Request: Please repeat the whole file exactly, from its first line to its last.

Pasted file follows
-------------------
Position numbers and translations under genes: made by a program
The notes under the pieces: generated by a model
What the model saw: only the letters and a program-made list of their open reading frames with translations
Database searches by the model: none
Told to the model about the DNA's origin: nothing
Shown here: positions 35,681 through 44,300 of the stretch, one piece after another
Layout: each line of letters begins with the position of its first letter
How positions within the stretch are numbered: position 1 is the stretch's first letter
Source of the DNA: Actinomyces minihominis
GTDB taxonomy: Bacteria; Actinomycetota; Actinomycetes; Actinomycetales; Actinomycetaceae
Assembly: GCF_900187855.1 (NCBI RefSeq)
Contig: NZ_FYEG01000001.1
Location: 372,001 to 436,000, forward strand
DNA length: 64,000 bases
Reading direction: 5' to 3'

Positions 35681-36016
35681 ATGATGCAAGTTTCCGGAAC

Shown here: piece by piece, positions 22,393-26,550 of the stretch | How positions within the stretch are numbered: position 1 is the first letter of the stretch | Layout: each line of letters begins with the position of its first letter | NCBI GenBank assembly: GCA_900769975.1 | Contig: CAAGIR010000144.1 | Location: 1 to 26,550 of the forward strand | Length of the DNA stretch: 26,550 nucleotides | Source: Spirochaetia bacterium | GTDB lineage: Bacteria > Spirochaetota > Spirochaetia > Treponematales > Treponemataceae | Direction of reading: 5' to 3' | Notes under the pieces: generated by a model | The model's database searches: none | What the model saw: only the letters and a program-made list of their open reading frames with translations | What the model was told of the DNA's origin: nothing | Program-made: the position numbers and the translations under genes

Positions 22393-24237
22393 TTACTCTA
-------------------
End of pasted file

Position numbers and translations under genes: made by a program
The notes under the pieces: generated by a model
What the model saw: only the letters and a program-made list of their open reading frames with translations
Database searches by the model: none
Told to the model about the DNA's origin: nothing
Shown here: positions 35,681 through 44,300 of the stretch, one piece after another
Layout: each line of letters begins with the position of its first letter
How positions within the stretch are numbered: position 1 is the stretch's first letter
Source of the DNA: Actinomyces minihominis
GTDB taxonomy: Bacteria; Actinomycetota; Actinomycetes; Actinomycetales; Actinomycetaceae
Assembly: GCF_900187855.1 (NCBI RefSeq)
Contig: NZ_FYEG01000001.1
Location: 372,001 to 436,000, forward strand
DNA length: 64,000 bases
Reading direction: 5' to 3'

Positions 35681-36016
35681 ATGATGCAAGTTTCCGGAAC

Shown here: piece by piece, positions 22,393-26,550 of the stretch | How positions within the stretch are numbered: position 1 is the first letter of the stretch | Layout: each line of letters begins with the position of its first letter | NCBI GenBank assembly: GCA_900769975.1 | Contig: CAAGIR010000144.1 | Location: 1 to 26,550 of the forward strand | Length of the DNA stretch: 26,550 nucleotides | Source: Spirochaetia bacterium | GTDB lineage: Bacteria > Spirochaetota > Spirochaetia > Treponematales > Treponemataceae | Direction of reading: 5' to 3' | Notes under the pieces: generated by a model | The model's database searches: none | What the model saw: only the letters and a program-made list of their open reading frames with translations | What the model was told of the DNA's origin: nothing | Program-made: the position numbers and the translations under genes

Positions 22393-24237
22393 TTACTCTA